Stansbury: Safety course a must for underprepared students

Stansbury argues that the best way for Temple to keep its students safe is by creating a mandatory safety class.

Cindy Stansbury

Cindy StansburyMost upper class students are very much aware that Temple is not an entirely safe place. It requires a certain amount of common sense to navigate the local streets. So when new freshmen try to get accustomed to the area, it is only natural that more than a few mishaps will occur.

Whilst on an evening trip to Soul Cucina, formerly Owl’s Nest, my eyes rested on one particular freshman participating in a conversation with an apparent homeless man. A big, naive smile was planted on his face. It was a clear hint that this newbie was totally unaware as to what would happen at the end of their conversation.

Inevitably, the man asked: “Excuse me man, can I have some cash?”

Within a few minutes, two upperclassmen boys attempted to come to the freshman’s aid by pulling him away from the man. The freshman himself shot down their attempts. He seemed to have mistaken this man asking for money as his new friend. By the end of the conversation, one Philadelphia homeless man had made $20.

I’ll admit I unleashed a chuckle, or two, or three. I also had a thought; I began to wonder if this event could have been avoided if this young man was better educated about the environment in which he would spend his next four years. If Temple offered a safety general education course for freshmen, its students could be more prepared to deal with city life without nearly as many mishaps.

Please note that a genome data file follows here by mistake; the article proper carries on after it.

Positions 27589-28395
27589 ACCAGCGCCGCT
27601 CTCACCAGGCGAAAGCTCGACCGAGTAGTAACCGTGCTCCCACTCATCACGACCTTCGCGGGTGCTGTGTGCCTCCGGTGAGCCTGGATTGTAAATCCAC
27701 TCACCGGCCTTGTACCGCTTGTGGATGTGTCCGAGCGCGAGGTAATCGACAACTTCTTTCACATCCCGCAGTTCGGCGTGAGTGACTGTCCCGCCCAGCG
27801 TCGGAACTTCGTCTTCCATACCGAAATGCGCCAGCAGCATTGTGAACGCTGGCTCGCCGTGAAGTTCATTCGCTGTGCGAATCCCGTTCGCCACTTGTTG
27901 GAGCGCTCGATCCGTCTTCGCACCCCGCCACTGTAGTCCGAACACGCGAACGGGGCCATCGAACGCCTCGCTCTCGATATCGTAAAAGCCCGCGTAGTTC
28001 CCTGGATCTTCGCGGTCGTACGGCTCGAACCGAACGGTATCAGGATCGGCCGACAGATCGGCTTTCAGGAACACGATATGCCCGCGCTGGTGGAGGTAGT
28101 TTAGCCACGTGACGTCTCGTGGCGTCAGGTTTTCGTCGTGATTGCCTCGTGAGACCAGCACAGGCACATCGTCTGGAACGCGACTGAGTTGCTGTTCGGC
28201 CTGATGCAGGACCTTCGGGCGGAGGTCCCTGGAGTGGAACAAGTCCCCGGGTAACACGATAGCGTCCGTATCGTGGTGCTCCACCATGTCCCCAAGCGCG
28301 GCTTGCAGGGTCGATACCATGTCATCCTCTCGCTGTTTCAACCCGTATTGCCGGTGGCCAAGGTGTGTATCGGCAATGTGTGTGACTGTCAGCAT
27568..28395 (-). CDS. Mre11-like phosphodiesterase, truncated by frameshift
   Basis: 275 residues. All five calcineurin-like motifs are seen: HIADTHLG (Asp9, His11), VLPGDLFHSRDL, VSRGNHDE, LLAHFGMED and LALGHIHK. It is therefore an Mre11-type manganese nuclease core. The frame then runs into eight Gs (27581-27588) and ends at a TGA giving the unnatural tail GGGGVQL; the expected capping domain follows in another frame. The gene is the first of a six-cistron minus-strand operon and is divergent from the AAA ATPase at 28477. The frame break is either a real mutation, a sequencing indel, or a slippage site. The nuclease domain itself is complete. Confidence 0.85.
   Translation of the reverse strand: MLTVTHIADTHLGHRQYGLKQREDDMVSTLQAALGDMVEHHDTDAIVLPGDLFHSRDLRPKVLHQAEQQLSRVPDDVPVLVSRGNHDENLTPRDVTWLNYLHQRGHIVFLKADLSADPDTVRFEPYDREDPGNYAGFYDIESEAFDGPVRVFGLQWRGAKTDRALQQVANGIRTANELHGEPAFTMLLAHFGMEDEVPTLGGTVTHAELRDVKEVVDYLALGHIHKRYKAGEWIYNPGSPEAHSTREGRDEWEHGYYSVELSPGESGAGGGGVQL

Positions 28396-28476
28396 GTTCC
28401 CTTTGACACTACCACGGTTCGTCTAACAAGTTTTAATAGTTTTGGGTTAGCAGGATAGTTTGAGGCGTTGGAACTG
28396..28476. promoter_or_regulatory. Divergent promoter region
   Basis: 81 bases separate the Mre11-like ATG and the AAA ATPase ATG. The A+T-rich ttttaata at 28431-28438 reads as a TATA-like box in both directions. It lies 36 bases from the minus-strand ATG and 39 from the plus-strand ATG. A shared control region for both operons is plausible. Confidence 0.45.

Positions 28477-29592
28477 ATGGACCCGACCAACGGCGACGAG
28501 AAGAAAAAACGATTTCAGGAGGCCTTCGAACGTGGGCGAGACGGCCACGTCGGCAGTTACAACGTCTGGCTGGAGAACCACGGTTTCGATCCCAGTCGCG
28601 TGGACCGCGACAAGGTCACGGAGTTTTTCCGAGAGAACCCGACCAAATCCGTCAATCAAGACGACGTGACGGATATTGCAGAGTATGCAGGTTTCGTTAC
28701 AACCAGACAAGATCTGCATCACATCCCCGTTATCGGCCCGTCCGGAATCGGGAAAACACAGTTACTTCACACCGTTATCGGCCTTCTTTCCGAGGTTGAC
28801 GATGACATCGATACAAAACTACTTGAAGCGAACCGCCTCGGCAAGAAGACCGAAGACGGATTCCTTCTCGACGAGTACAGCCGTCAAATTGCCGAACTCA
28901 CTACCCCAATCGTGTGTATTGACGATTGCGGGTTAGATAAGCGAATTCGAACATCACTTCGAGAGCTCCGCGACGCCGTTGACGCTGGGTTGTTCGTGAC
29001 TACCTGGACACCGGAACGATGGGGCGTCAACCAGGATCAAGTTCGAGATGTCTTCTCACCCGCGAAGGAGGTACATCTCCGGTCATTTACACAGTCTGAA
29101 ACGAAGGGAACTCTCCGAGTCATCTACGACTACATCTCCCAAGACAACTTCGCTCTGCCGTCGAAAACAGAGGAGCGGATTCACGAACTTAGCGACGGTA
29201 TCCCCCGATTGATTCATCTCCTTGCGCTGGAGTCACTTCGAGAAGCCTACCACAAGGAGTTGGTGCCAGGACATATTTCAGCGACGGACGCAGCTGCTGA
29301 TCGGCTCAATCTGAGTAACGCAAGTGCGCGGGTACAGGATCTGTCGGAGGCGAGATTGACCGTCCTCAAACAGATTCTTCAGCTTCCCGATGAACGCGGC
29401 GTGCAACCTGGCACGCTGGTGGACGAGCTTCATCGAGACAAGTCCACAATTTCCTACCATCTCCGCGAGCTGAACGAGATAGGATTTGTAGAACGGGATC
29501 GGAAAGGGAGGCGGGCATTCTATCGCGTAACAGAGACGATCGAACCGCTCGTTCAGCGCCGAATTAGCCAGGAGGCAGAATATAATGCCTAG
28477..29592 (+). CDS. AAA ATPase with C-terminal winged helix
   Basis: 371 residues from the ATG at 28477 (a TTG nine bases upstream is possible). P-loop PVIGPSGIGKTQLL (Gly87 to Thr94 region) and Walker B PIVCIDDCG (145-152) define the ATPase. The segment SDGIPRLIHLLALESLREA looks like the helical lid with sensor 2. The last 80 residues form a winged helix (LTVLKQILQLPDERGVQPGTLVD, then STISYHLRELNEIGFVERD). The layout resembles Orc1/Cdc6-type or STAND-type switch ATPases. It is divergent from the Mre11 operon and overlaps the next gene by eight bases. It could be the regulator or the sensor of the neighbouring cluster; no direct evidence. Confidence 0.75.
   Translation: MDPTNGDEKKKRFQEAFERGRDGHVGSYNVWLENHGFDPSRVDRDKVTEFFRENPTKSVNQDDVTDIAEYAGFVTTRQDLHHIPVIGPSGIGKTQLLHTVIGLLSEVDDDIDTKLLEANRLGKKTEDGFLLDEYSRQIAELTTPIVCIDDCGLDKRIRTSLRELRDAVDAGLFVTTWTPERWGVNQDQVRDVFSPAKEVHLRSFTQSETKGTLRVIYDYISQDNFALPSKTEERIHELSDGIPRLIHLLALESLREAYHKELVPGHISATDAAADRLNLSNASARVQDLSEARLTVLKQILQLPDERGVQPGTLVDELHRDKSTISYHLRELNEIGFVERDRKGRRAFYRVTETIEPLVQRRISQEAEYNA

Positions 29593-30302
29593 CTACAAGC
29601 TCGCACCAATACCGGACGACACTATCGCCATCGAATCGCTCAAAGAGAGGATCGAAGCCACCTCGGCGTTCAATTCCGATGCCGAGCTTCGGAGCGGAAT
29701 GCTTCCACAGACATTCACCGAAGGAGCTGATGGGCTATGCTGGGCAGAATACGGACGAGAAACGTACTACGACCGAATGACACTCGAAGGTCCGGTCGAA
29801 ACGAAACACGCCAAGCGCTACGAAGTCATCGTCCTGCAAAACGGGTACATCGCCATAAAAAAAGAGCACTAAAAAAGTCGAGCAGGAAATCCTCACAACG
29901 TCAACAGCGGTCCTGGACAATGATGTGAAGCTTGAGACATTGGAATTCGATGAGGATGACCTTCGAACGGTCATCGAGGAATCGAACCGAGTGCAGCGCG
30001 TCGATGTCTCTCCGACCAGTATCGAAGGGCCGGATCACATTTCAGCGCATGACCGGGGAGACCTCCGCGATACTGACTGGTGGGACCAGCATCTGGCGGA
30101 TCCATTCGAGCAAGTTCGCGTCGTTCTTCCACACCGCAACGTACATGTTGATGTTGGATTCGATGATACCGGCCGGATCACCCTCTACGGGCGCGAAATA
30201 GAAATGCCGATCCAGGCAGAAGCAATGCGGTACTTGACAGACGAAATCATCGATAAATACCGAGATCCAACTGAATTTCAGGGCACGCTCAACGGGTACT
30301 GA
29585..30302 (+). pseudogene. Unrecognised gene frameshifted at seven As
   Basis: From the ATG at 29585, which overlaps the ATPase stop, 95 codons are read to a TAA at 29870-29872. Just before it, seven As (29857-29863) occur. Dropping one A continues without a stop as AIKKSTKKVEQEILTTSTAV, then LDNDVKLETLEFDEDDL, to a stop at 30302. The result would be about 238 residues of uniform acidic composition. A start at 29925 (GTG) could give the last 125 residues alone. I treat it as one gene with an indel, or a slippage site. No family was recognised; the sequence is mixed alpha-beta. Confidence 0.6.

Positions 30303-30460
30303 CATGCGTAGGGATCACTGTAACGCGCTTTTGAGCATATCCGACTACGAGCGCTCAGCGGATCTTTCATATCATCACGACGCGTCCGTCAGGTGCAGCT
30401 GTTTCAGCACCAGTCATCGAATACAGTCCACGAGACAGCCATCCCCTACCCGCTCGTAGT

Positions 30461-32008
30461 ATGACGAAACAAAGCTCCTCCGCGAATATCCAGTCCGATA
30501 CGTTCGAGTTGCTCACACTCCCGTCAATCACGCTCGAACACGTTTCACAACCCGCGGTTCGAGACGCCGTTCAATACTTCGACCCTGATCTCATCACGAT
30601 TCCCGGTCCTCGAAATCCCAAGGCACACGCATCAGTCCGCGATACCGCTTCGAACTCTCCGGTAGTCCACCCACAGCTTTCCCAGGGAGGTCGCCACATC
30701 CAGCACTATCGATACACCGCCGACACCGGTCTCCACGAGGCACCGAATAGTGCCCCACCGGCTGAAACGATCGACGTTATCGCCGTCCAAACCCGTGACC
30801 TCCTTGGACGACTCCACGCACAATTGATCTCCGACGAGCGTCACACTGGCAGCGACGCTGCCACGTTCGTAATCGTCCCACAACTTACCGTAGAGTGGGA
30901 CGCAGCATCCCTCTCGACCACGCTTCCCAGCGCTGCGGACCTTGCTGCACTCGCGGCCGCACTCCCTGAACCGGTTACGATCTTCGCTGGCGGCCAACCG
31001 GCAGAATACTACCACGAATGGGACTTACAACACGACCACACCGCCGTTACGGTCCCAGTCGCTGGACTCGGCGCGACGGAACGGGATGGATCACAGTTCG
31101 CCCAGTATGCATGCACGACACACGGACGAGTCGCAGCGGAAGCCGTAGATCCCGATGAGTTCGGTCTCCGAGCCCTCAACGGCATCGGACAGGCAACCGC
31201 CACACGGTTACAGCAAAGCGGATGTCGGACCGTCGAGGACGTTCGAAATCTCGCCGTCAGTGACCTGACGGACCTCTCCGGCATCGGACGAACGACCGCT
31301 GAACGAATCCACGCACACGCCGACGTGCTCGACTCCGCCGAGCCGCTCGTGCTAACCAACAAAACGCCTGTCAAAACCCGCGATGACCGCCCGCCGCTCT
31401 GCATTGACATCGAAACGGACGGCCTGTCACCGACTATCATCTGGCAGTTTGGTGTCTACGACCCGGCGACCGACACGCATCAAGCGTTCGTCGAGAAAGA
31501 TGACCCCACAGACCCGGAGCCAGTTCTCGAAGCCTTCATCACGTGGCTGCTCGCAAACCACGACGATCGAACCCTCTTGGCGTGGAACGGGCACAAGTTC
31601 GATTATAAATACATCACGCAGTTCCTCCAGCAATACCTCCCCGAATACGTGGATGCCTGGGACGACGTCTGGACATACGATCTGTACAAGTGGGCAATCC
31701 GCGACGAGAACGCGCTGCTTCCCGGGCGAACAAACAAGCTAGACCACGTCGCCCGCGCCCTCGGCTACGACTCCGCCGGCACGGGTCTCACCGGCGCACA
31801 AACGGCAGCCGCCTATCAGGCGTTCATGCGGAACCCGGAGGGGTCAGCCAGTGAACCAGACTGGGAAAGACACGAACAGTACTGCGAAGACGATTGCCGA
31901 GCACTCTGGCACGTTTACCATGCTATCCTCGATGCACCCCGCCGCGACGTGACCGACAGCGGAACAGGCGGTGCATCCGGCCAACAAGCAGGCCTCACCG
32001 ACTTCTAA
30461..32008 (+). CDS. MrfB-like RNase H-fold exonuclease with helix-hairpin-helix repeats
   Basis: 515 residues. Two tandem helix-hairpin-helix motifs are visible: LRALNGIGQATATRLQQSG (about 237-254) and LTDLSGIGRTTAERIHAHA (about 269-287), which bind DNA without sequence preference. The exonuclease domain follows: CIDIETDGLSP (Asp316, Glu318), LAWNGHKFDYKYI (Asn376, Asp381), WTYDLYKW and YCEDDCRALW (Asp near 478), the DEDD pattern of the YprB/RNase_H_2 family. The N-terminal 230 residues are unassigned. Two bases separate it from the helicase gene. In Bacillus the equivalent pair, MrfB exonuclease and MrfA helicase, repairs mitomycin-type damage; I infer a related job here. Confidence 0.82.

At orientation, each student is slammed with buckets of information. How to be safe on Philadelphia’s city streets is just a pinch of all that they hear. Excuse me if I’m rushing to assumptions, but at orientation I was way too distracted by the prospect of college to even have the speeches on campus safety enter my ears.

To be fair, the department of kinesiology offers a safety course that is available for students to take. This course is called Personal Defense for Women. It caps out at 25, only four are currently running this semester, and it excludes 48 percent of Temple’s population – the men. The problems with this as the only available safety course are vast.

Essentially, excluding the freshmen orientation safety speech and a few open seminars here and there, in any given semester only 200 females out of Temple’s population of more than 37,000 individuals can get safety training.

The class that I have in mind would offer safety tips for the new student body. Involving everything from how to decipher which strangers are safe and which are simply “strange,” how to keep your wallet safe, what to do when the subways stop running, what time the subways start running, how to never lose your ID and how to conduct yourself in your new environment. These are all tips that I wish someone had written down for me. I lost two IDs, $15 and got stranded in Center City twice my first year.

Freshman university studies major Reddy Cypress agrees that maybe his class could use the assistance.

“For some people, oh yes this course would be very helpful,” he said.

Cypress’s friend, freshmen psychology major Devan Spross, holds a similar opinion.

“People just don’t seem to understand that some people out there are dangerous,” Spross said.

If two freshmen can acknowledge that their classmates could use a little extra street prep, I say why not?

The “do-it-yourselfers” out there have their objections. It is believed by some that the class of 2016 should learn by experience.

Ask yourself: Do you think the freshman boy who lost $20 to the seemingly homeless man thought he learned a good lesson? Probably not. Safety tips are always more effective before an event occurs.

Would you have liked a little extra help your freshman year? Or did the “figure it out” stance work for you? Let’s be proactive, Temple.

Cindy Stansbury can be reached at

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